The decision to pull the plug on a big part of securities trading effectively ends a 30-year effort to become a global trading powerhouse that kicked off when Deutsche Bank took over London-based investment bank Morgan Grenfell, and culminated with Edson Mitchell, who joined the bank in 1995 as head of its global markets organization, and took it from an also-ran in trading bonds, securities and foreign currencies to a major and highly profitable player in those activities (Mitchell died in December 2000 in a plane crash in his private Beech 200 aircraft).
Deutsche Bank’s subsequent acquisition of U.S.-based Bankers Trust a decade later, briefly turned the German lender into the world’s biggest financial services company and set it on a course to become the largest buyer and seller of fixed-income securities as well.
Unfortunately, all DB has to show for that brief moment of glory is one of the largest gross derivative books – which in the past decade was well over 50 trillion euros – in history.
* * *
So will the latest wholesale restructuring help DB become viable?
Probably not: JPMorgan recently estimated that Deutsche’s US operation was losing 25 cents for every dollar of business it does and its global equities business alone loses about €600m annually.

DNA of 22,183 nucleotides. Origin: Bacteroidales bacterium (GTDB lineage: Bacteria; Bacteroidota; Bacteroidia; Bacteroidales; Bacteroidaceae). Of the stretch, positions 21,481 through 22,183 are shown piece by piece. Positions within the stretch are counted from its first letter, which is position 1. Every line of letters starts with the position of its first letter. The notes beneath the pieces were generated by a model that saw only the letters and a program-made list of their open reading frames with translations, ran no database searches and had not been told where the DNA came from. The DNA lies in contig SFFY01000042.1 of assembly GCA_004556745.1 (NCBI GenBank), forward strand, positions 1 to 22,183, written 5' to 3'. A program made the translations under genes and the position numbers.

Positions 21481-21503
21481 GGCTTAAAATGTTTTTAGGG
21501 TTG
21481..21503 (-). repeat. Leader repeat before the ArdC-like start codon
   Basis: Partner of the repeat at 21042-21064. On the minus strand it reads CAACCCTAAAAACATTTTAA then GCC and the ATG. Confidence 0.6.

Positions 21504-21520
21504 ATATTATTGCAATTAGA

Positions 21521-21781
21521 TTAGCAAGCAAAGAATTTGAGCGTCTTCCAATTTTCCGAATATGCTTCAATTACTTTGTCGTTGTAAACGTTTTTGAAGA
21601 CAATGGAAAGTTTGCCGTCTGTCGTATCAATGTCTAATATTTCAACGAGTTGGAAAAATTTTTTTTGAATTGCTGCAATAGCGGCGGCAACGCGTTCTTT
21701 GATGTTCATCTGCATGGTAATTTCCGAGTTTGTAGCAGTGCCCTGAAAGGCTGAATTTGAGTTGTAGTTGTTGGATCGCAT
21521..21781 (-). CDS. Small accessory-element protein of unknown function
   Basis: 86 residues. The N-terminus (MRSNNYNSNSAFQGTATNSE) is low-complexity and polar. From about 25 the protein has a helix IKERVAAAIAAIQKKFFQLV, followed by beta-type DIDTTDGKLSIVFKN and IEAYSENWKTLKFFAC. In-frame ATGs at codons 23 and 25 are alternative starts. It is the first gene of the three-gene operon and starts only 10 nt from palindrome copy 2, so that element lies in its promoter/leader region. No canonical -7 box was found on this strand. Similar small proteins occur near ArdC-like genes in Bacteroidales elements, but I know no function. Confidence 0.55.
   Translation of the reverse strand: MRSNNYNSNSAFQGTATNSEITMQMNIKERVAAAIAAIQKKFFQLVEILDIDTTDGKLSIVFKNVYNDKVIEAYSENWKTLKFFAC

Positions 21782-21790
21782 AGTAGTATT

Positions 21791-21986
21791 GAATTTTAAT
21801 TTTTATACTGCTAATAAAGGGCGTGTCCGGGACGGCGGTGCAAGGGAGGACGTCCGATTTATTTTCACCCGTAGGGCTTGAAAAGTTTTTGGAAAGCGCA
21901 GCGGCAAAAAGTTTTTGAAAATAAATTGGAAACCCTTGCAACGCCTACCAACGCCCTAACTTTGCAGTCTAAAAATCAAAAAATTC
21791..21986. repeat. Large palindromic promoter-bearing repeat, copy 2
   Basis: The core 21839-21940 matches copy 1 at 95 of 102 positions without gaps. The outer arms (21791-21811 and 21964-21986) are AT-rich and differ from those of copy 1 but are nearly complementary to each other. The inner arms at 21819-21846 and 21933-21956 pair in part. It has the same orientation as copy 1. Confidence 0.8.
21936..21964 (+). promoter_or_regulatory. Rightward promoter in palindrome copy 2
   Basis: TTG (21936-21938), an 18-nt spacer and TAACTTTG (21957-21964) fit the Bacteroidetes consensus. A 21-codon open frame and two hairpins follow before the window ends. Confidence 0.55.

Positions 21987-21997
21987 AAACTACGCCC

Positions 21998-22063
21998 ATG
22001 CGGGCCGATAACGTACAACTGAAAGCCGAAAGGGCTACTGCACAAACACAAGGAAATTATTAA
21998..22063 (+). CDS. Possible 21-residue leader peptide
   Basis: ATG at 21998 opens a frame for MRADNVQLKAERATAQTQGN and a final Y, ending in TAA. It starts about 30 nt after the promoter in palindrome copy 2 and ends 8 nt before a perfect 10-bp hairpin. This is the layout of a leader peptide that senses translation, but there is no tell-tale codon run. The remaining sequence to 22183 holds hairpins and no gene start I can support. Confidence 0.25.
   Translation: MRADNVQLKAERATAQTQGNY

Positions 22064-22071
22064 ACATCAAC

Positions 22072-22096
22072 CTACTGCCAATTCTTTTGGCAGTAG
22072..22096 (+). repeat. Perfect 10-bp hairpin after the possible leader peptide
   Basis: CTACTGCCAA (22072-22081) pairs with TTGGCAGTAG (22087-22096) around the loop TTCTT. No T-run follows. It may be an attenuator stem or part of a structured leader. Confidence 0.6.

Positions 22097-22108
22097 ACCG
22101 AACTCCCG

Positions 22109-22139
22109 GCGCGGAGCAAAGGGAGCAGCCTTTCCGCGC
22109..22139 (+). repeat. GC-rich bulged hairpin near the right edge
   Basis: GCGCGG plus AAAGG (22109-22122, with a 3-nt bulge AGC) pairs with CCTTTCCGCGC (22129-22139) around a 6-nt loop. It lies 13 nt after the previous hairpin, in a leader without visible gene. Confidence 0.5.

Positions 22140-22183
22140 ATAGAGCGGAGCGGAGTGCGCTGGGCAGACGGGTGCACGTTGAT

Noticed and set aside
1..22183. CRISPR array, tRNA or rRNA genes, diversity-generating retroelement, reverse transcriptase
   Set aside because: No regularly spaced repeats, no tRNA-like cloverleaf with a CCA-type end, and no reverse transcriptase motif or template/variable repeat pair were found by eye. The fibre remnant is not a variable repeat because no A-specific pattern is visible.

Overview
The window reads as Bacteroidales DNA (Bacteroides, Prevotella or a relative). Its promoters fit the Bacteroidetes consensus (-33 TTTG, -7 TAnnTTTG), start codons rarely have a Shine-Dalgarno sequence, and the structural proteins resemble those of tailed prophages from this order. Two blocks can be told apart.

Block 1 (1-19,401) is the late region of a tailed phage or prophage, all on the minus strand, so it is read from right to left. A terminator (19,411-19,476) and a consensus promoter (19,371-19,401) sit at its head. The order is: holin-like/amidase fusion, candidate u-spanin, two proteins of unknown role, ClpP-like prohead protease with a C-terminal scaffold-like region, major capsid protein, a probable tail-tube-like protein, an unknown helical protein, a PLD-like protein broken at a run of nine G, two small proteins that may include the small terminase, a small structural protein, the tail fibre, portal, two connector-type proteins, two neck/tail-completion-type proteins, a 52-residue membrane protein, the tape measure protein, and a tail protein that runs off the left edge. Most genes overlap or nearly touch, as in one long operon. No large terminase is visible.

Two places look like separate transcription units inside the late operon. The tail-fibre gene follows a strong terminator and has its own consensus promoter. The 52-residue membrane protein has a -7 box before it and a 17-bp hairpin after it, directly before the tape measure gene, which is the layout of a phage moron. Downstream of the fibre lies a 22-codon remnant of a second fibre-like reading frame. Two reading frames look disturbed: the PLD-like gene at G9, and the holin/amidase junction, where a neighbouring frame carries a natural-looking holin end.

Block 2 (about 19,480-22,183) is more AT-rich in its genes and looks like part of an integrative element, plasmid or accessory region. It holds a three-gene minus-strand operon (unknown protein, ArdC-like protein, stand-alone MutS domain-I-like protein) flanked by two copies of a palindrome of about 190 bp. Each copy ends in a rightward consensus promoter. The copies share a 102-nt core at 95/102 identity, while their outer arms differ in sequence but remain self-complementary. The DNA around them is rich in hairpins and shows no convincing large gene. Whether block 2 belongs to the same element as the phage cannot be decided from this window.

There is one final problem: in the summer of 2016, just a month before fears about the viability of DB sent its stock careening lower and prompting Angela Merkel to discuss whether or not DB will be nationalized, the IMF found that Deutsche Bank is “the bank that poses the greatest risk to the global financial system”:
Network analysis suggests a higher degree of outward spillovers from the German banking sector than inward spillovers. In particular, Germany, France, the U.K. and the U.S. have the highest degree of outward spillovers as measured by the average percentage of capital loss of other banking systems due to banking sector shock in the source country.
Here is the IMF’s chart showing the key linkages of the world’s riskiest bank:
Since then, the gross notional value of derivatives on DB’s balance sheet has indeed shrunk, but so has its equity market cap… which has never been lower and the buffer to absorb losses is virtually nil – DB’s market cap is now just €14 billion, roughly the same as the recent IPO star, Chewy. Which makes sense: as we said two weeks ago, “one creates dog shit, the other is collateralized by it.“
So should things turn bad, it is virtually certain that Germany’s taxpayers will once again be on the hook for the most important bank bailout in European history.
But the biggest irony of all, is that Deutsche Bank may actually have a chance of survival… if only the ECB were to ever hike rates. As it stands now, however, with the ECB set to cut rates in the near future and possibly resume QE, the Frankfurt banking giant is as good as nationalized.